strains could contribute to differing outcomes and responses to adjunctive corticosteroid therapy. Sensitivity analysis demonstrated no effect of study site on outcome; nevertheless, results may be biased toward P. aeruginosa
strains found in India. The SCUT criteria for a positive bacterial culture, defined as growth of the organism on one solid medium at the site of inoculation (with more stringent criteria for coagulase-negative Staphylococcus
and diphtheroids), may differ from microbiologic criteria in other studies. The choice of treatment regimen in SCUT, both antibiotic and corticosteroid, might also have affected outcomes because choice of agent, number of agents used, concentration, and administration timing and route are all factors in treatment efficacy. Because of potential safety concerns, a more aggressive corticosteroid regimen was not chosen. The treating physician did have the option of adding or changing antibiotics during the trial if deemed necessary. Within the P. aeruginosa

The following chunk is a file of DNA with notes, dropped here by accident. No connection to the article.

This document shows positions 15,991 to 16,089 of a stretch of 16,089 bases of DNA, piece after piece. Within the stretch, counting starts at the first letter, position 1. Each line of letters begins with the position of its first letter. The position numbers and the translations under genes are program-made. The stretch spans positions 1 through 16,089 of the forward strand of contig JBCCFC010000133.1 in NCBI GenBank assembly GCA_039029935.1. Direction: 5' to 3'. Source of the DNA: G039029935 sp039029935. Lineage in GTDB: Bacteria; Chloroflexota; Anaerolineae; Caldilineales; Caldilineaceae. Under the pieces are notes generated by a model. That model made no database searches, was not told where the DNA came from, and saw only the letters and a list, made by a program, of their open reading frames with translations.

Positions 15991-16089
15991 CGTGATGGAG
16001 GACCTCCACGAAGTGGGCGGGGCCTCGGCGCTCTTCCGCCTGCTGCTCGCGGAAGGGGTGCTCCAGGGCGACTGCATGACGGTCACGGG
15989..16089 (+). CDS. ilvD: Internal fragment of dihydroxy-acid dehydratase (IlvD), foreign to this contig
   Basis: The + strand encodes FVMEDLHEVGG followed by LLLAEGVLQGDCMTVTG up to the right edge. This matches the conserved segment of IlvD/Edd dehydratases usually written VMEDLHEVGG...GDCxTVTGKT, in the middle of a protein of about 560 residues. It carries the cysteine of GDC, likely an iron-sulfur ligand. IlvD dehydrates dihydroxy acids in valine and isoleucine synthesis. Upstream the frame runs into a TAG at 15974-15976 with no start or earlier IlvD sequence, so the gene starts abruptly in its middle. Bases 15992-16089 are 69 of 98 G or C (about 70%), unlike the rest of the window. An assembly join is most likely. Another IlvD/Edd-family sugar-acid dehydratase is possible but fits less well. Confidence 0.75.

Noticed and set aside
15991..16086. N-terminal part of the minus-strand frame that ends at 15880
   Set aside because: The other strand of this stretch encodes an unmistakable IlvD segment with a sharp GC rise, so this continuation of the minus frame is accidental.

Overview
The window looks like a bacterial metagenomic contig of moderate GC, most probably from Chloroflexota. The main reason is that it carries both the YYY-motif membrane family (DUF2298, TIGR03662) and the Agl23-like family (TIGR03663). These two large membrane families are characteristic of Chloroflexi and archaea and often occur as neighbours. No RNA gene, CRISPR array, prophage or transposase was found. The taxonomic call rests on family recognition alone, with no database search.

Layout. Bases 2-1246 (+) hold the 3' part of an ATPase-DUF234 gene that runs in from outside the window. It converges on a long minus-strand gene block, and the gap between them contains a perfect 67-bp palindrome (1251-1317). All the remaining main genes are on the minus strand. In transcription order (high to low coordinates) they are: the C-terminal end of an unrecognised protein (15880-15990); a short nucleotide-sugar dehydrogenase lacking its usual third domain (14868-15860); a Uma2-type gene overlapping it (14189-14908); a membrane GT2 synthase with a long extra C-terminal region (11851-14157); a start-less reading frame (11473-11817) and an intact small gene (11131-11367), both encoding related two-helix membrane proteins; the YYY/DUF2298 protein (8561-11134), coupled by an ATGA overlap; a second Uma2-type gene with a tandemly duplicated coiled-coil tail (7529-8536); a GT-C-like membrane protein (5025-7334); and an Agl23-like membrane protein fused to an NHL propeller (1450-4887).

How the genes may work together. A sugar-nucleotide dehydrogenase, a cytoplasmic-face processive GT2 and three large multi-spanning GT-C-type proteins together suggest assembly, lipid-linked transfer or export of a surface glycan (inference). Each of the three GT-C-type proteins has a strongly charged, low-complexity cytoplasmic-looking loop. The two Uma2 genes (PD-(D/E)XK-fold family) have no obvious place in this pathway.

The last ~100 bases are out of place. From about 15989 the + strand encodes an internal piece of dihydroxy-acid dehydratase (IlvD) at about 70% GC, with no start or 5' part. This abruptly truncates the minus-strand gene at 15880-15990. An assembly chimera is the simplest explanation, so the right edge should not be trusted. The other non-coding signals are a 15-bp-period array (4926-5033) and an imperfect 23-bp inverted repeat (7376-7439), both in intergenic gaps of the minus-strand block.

subgroup, the number of antibiotic changes was greater in the placebo treatment arm than in the corticosteroid treatment arm.
Although P. aeruginosa ulcers in SCUT had a more severe presentation than the other bacterial ulcers, this subanalysis suggests that P. aeruginosa ulcers respond better to treatment than previously thought. There appears to be no definite benefit for visual outcome and infiltrate/scar size with corticosteroid treatment in P. aeruginosa ulcers. However, the lack of any significant difference in adverse events with corticosteroid therapy suggests that adjunctive corticosteroid therapy may be used according to clinical judgment that takes into account the specific features of an individual case.